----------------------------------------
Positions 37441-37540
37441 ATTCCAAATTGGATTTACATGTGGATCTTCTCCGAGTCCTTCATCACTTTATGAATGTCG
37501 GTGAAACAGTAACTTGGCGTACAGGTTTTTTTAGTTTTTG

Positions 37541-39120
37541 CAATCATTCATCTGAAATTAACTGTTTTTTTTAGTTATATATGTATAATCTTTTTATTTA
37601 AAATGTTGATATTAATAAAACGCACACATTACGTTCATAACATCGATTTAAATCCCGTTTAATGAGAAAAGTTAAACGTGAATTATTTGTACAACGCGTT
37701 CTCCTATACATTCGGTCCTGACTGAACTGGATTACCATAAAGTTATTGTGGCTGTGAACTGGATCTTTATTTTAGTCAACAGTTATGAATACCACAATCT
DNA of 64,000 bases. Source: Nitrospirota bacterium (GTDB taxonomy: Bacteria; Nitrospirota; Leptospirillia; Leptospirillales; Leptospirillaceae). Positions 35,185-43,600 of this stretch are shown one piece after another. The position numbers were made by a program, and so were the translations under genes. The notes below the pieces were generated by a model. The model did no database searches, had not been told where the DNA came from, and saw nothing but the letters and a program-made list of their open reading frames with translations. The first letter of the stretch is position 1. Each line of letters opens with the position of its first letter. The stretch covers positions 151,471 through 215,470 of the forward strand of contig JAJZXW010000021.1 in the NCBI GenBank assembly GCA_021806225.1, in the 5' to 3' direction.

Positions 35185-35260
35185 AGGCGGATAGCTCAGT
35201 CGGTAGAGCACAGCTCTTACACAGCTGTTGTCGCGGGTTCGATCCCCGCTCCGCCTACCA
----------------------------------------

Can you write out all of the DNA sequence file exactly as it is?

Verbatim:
Positions 37441-37540
37441 ATTCCAAATTGGATTTACATGTGGATCTTCTCCGAGTCCTTCATCACTTTATGAATGTCG
37501 GTGAAACAGTAACTTGGCGTACAGGTTTTTTTAGTTTTTG

Positions 37541-39120
37541 CAATCATTCATCTGAAATTAACTGTTTTTTTTAGTTATATATGTATAATCTTTTTATTTA
37601 AAATGTTGATATTAATAAAACGCACACATTACGTTCATAACATCGATTTAAATCCCGTTTAATGAGAAAAGTTAAACGTGAATTATTTGTACAACGCGTT
37701 CTCCTATACATTCGGTCCTGACTGAACTGGATTACCATAAAGTTATTGTGGCTGTGAACTGGATCTTTATTTTAGTCAACAGTTATGAATACCACAATCT
DNA of 64,000 bases. Source: Nitrospirota bacterium (GTDB taxonomy: Bacteria; Nitrospirota; Leptospirillia; Leptospirillales; Leptospirillaceae). Positions 35,185-43,600 of this stretch are shown one piece after another. The position numbers were made by a program, and so were the translations under genes. The notes below the pieces were generated by a model. The model did no database searches, had not been told where the DNA came from, and saw nothing but the letters and a program-made list of their open reading frames with translations. The first letter of the stretch is position 1. Each line of letters opens with the position of its first letter. The stretch covers positions 151,471 through 215,470 of the forward strand of contig JAJZXW010000021.1 in the NCBI GenBank assembly GCA_021806225.1, in the 5' to 3' direction.

Positions 35185-35260
35185 AGGCGGATAGCTCAGT
35201 CGGTAGAGCACAGCTCTTACACAGCTGTTGTCGCGGGTTCGATCCCCGCTCCGCCTACCA